United States District Court, D. Oregon, Portland Division
TRUSTEES OF THE OREGON AND SOUTHWEST WASHINGTON PAINTERS PENSION TRUST FUND, et al., Plaintiffs,
BRAD PETERSON, dba Commercial Wallcovering, Defendant.
FINDINGS AND RECOMMENDATION
DENNIS J. HUBEL, Magistrate Judge.
This matter comes before the Court on Plaintiffs' motion (Docket No. 14) for an order to show cause regarding contempt and sanctions.
Plaintiffs filed this action against Defendant on June 2, 2014, alleging a single cause of action for breach of a collective bargaining agreement and violation of the Employee Retirement Income Security Act of 1974 ("ERISA"), 29 U.S.C. §§ 1001-1461. Among other things, Plaintiffs sought a decree and judgment requiring Defendant to make available to an auditor "all books, payroll records, information, data, reports and other documents necessary for [an] auditor to determine whether Defendant has made all required fringe benefit contributions on behalf of all individuals performing work covered by the collective bargaining agreement from January 1, 2011, through the date this lawsuit [wa]s filed[.]" (Compl. at 6, ¶ 1.)
A summons was returned executed by Plaintiffs showing service of the summons and complaint on Defendant on June 12, 2014. Plaintiffs' counsel served their first request for production of documents on Defendant that same day, June 12, 2014. (Cadonau Decl. [Docket No. 7] ¶ 3.) On July 18, 2014, six days after the response to the request for production was due, Plaintiffs' counsel, Cary Cadonau, "spoke with [D]efendant on the phone at which time he assured [Cadonau] that the responsive documents would be produced within two weeks[.]" (Cadonau Decl. ¶ 3.) On August 7, 2014, Plaintiffs filed a motion to compel production of documents, namely, documents that would allow Plaintiffs "to conduct a payroll verification examination to determine whether [D]efendant accurately reported all bargaining-unit work for the time period of January 1, 2011, to date." (Cadonau Decl. ¶ 2.)
During a telephone hearing held on October 9, 2014, the Court granted Plaintiffs' motion to compel production of documents, denied Plaintiffs' request for attorney's fees, ordered Defendant (who failed to appear for the hearing) to produce the requested documents by October 24, 2014, and set a status conference for November 5, 2014. After Defendant failed to comply with the Court's order on Plaintiffs' motion to compel, Plaintiffs filed a motion for an order to show cause regarding contempt and sanctions on October 31, 2014.
By way of a scheduling order dated November 5, 2014, the Court ordered both parties to appear in person for a December 15, 2014 hearing on Plaintiffs' motion for an order to show cause regarding contempt and sanctions. In addition to mailing copies of this Court's scheduling order and Plaintiffs' moving papers to Defendant, the Clerk of Court also made two attempts to contact Defendant using a telephone number provided by Plaintiffs' counsel. Both attempts to contact Defendant by telephone were unsuccessful, however.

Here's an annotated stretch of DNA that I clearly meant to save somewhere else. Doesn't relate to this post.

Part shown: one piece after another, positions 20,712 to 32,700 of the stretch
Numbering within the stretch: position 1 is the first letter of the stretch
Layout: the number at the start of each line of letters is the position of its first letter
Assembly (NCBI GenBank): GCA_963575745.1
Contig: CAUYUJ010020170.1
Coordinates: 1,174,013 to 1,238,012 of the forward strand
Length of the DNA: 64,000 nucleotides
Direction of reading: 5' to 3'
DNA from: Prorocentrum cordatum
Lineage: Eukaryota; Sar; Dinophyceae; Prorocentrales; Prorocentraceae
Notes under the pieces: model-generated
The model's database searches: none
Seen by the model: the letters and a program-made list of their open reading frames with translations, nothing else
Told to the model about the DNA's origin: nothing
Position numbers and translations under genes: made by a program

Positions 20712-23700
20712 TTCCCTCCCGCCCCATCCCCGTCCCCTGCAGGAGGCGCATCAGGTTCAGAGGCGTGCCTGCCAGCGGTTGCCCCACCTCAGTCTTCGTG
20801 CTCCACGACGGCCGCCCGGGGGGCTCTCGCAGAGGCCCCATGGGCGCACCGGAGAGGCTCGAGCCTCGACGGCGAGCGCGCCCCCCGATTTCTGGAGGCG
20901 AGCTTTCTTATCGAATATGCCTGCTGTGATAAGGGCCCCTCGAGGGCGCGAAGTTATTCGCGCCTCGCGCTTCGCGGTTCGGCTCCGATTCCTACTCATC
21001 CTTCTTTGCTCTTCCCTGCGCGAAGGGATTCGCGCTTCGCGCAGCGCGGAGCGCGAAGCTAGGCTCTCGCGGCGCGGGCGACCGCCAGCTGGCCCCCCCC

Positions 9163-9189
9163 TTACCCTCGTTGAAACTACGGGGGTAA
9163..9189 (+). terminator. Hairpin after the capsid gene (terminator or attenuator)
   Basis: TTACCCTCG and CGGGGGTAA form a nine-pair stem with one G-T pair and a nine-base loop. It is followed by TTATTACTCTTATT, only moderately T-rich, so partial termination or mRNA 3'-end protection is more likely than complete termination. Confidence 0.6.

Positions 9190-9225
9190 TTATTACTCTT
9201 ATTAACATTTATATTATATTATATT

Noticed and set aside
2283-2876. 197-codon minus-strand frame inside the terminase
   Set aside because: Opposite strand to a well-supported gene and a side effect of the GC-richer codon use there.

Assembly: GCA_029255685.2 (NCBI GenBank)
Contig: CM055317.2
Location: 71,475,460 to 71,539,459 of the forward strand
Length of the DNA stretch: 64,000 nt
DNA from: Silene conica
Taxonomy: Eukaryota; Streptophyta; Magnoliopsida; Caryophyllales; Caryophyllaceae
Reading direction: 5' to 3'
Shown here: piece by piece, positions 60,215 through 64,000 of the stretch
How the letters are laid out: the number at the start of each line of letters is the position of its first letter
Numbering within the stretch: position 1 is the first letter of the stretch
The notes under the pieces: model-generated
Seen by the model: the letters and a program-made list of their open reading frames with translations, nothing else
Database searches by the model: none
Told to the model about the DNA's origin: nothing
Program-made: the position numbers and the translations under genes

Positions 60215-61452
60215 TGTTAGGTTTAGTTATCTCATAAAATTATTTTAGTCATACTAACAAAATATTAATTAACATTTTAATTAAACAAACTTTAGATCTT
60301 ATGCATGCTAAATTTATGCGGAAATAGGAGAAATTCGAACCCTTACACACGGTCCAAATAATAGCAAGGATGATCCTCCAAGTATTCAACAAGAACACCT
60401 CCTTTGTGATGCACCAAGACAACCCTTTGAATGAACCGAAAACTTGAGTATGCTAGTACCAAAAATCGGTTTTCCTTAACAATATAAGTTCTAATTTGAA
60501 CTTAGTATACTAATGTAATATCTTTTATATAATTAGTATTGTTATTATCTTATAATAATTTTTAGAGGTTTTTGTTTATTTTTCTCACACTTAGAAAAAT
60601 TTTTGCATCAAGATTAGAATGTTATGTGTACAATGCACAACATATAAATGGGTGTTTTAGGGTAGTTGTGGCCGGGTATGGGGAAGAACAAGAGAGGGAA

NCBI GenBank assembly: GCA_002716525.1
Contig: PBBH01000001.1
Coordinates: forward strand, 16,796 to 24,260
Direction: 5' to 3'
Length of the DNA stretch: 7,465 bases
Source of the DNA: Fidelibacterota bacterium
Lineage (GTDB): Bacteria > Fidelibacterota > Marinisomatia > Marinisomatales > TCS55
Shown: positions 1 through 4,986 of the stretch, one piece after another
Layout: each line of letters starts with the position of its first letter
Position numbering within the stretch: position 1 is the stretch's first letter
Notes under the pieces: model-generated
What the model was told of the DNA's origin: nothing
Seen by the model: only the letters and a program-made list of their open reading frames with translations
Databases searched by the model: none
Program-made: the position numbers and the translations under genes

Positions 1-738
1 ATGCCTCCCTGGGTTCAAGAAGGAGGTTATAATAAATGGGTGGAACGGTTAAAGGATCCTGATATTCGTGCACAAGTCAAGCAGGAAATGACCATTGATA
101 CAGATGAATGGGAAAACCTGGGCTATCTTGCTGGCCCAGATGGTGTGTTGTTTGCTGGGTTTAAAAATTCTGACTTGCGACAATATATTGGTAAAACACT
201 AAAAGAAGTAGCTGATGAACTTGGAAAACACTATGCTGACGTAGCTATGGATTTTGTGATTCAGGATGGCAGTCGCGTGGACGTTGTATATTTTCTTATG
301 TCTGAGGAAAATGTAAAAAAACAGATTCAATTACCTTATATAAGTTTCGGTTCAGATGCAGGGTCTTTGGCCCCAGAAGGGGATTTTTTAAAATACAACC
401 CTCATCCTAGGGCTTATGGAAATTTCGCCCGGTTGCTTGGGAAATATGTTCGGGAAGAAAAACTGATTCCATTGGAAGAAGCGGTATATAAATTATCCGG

On December 15, 2014, Plaintiffs filed an affidavit of service indicating that Defendant had been personally served with the Court's November 5, 2014 scheduling order and Plaintiffs' moving papers on November 23, 2014. Despite the foregoing, Defendant failed to comply with the Court's order to appear in person on December 15, 2014, for the hearing on Plaintiffs' motion for an order to show cause regarding contempt and sanctions.
At the outset, the Court notes Plaintiffs' service of a discovery request simultaneously with service of the summons and complaint. Both Federal Rule of Civil Procedure ("Rule") 26(d) and Local Rule 26-1 require the parties to complete the discovery planning conference required by Rule 26(f) before engaging in discovery. This was not done in this case. However, an argument can be made that the conversation Plaintiffs refer to between their attorney and Defendant by telephone on July 18 either satisfied this requirement or was a waiver of it by Defendant. In granting the motion to compel filed by Plaintiffs for this discovery, the Court had ordered discovery to proceed on this record, and the Court notes that Defendant's consistent failure to respond is ample reason to allow discovery to proceed.
During the telephonic hearing held on November 5, 2014, the Court expressed concern as to whether it could properly order a defendant to produce documents in response to a request for production when, as here, the defendant has not appeared in the lawsuit. To that end, Plaintiffs filed a reply brief in support of their motion for an order to show cause regarding contempt and sanction, which addressed that issue. Citing Blazek v. Capital Recovery Associates, Inc., 222 F.R.D. 360 (E.D. Wisc. 2004), and Jules Jordan Video, Inc. v. 144942 Canada Inc., 617 F.3d 1146 (9th Cir. 2010), Plaintiffs contend that
where, as here, the defendant has not been declared to be in default, the defendant retains all the rights, and thus obligations, of a party. Accordingly, despite his lack of appearance in this case, Defendant remains a party, and thus should and must be held to account for his continued failure to comply with plaintiffs' discovery requests and this Court's discovery orders.
(Pls.' Reply Br. at 5.)
In Blazek, the clerk entered the defendant's default after it failed to answer or otherwise appear. Blazek, 222 F.R.D. at 360. Since the district court had authorized the plaintiff to engage in discovery prior to entry of default, and since the defendant failed to respond to the plaintiff's interrogatories, the plaintiff sought an order compelling the now-defaulted defendant to do so. See id. The plaintiff "wishe[d] to take discovery of [the] defendant in order to determine the composition of the class and ...